Penfield has been quietly stepping up the look and design of their collection this fall. While they may be a little slower than some brands to take advantage of their heritage story and while they may take some obvious references from current designers in the last couple seasons, it's hard to deny that their fall collection looks good. They also offer some more friendly prices so they could be great for picking up good complimentary pieces for the winter. The Maine Knit has a nice pattern not unlike the refurbished LL Bean Norwegian crew neck, but I like the collar on this Penfield version a bit more. For $145 CAD this is a pretty nice looking wool sweater. Haven now has the fall collection in shop and as usual we can count on the Edmonton brothers for a good buy.
I never really know what sparks these outfits but today I'm sure it was the SNS Herning Gang Cardigan. It's the perfect layering piece with the right cut, the right buttons and this amazing color really grabbed my attention. Chambray had to be it's best pair in my mind, followed by the Junya x Baracuta G4. With the use of these different single color items, I decided it would be best to stick with the theme as I went with the burgundy Workaday cords and the olive Porter x Monocle tote. The JS Homestead socks are of course hot on my mind from yesterday and the perfect low cut oxford boots finish off the look. Although I only own a couple of these items, it is a pretty good example of the sort of thing I would wear all fall long. The oxfords and cardigan are high on my list of items right now, while I'm waiting for the slightly modified version of the Porter x Monocle tote with longer handles which I will be receiving in November.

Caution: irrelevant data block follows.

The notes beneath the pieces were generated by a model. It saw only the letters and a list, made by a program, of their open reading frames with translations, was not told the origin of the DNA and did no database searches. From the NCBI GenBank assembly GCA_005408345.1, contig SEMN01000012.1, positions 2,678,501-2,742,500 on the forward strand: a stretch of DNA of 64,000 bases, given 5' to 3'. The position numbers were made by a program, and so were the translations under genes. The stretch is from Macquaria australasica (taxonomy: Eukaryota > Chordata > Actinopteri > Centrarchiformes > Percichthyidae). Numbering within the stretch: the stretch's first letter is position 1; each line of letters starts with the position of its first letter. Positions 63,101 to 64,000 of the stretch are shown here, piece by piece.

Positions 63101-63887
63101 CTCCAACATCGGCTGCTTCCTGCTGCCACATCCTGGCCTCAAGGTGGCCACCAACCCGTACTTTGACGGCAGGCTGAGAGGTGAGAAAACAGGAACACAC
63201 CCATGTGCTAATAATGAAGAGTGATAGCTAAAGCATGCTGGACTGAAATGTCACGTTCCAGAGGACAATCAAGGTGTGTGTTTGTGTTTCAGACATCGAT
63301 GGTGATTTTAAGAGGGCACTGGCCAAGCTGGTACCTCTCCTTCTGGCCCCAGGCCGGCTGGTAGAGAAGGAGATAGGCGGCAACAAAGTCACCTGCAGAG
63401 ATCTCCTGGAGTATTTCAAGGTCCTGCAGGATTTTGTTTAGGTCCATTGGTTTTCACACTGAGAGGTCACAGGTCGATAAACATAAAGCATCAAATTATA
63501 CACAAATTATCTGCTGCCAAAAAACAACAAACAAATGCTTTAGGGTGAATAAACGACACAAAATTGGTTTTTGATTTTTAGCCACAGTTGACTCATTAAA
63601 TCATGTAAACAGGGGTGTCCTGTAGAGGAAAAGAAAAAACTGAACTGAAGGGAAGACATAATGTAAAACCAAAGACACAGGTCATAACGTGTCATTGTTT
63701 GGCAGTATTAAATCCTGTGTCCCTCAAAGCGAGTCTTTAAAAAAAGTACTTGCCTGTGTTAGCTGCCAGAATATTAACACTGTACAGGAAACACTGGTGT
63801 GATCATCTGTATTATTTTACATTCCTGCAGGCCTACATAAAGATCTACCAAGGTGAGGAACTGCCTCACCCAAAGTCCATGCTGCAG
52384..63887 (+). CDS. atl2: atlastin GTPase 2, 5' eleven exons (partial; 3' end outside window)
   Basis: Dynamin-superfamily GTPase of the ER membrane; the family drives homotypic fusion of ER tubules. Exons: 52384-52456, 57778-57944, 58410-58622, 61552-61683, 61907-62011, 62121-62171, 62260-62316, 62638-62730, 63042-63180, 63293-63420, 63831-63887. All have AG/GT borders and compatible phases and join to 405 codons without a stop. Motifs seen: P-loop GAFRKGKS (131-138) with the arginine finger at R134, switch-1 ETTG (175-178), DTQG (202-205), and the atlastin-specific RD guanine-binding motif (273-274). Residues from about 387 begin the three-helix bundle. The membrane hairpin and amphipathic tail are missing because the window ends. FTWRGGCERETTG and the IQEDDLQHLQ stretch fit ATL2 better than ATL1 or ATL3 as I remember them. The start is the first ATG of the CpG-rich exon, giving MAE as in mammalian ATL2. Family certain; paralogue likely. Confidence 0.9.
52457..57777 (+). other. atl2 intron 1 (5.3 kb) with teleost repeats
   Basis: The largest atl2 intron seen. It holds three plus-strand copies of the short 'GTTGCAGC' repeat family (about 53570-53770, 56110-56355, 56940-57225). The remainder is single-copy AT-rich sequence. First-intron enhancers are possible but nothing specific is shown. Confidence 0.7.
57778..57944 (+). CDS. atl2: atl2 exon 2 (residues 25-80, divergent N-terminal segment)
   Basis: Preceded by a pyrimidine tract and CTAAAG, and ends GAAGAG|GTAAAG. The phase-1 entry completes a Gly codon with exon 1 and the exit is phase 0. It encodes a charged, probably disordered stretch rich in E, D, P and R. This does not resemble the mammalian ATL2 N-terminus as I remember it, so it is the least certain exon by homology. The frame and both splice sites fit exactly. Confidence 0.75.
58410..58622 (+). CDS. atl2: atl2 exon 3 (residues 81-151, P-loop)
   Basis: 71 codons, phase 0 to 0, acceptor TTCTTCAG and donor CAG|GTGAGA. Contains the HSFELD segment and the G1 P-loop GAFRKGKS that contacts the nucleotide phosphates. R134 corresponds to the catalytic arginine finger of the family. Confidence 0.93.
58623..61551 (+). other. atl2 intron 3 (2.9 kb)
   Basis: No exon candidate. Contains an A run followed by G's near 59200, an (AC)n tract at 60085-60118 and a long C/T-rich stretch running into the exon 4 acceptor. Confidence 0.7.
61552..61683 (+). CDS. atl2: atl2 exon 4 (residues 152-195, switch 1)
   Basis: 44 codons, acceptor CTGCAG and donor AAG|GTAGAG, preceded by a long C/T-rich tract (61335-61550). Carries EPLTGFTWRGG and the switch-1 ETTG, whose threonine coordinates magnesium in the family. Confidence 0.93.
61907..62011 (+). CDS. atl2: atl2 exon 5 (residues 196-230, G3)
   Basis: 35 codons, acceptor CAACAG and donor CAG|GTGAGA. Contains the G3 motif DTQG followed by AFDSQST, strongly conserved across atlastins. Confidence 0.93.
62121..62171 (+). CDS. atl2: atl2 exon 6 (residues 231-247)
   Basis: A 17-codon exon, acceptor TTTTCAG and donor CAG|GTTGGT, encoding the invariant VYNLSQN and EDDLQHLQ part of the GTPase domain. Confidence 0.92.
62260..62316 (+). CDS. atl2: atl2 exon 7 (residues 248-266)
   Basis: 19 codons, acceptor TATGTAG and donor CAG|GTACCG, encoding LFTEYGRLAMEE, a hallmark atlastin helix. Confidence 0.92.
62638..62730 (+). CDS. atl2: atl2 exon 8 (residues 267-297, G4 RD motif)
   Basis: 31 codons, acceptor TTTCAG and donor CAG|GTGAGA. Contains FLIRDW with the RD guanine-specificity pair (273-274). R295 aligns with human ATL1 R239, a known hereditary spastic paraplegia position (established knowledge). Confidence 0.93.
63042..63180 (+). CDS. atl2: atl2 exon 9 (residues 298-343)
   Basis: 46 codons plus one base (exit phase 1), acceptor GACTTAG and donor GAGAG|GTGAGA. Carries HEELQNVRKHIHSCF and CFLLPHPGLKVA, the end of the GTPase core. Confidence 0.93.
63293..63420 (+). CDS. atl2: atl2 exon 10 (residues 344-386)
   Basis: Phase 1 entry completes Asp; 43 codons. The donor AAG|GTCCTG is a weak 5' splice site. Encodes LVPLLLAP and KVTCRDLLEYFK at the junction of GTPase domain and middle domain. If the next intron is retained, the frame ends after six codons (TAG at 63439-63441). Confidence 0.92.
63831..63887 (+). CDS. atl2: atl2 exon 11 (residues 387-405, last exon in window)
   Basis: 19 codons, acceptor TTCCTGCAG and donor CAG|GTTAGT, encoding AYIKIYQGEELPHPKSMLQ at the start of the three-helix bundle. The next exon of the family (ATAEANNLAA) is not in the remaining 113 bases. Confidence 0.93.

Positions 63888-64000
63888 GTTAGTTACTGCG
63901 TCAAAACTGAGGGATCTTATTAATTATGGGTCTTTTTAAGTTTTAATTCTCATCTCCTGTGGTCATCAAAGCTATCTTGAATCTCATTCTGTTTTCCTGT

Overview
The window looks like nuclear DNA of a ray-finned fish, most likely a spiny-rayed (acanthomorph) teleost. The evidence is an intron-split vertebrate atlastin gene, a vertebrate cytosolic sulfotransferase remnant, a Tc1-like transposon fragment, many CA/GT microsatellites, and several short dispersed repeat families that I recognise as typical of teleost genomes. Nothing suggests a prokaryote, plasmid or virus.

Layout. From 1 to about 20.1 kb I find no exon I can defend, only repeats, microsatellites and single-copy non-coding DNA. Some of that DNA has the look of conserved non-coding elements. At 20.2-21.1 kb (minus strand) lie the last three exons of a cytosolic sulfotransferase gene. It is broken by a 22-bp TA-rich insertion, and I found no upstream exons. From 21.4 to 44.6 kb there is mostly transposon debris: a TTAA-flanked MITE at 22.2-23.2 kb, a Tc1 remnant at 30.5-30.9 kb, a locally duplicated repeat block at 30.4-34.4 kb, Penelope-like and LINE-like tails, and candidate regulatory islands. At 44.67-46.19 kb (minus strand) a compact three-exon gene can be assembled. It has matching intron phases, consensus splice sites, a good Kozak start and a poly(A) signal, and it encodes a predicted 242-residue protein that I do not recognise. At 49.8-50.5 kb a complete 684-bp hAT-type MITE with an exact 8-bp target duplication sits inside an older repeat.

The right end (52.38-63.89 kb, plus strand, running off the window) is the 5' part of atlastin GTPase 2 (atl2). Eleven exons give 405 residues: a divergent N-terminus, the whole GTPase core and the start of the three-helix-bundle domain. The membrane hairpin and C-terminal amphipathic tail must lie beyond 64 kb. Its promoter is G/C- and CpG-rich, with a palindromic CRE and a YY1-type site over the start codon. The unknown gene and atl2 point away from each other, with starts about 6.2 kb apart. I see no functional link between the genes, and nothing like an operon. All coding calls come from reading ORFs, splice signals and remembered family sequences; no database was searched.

Monitaly is a brand that North American buyers need to start picking up. It's the soft goods collection brand from Yuki Matsuda, the same designer as Yuketen. His American made goods stand up to high quality standards while bringing a very unique vision. This herringbone blazer is one of the more mellow items from the collection, as Yuki seems to like using Native American influences combined with a work wear aesthetic in previous seasons. The SS10 collection from Monitaly was definitely worth noting and I hope to see it picked up be some more shops. Garbstore should have some items coming in London, hopefully this piece is included. The variety of metal buttons is an interesting touch and work well with the high collar on the casual blazer.
SNS Herning's oldest knit pattern dates back to 1931 with this heavy weight turtle neck. I recall touching on the subject of the long neck knits last winter and now I can't help but return to the topic. While I don't personally know somebody who regularly wears a turtleneck, I have to note that most females I know (my mom and girlfriend) do like them on guys and the comments are usually positive. I've noticed Monocle's fashion director often includes them in their fall spreads and the result is almost always appealing. I think an important feature of a wearable turtle neck is having some sort of texture or knit pattern. A thick cable knit or something dating back to the past of Denmark like this would be ideal. I also think it shouldn't be too slim in the body and rather promote a cozy, casual look while still fitting under a sport coat. It's not an easy one to pull off, and really not an easy item to find in the market.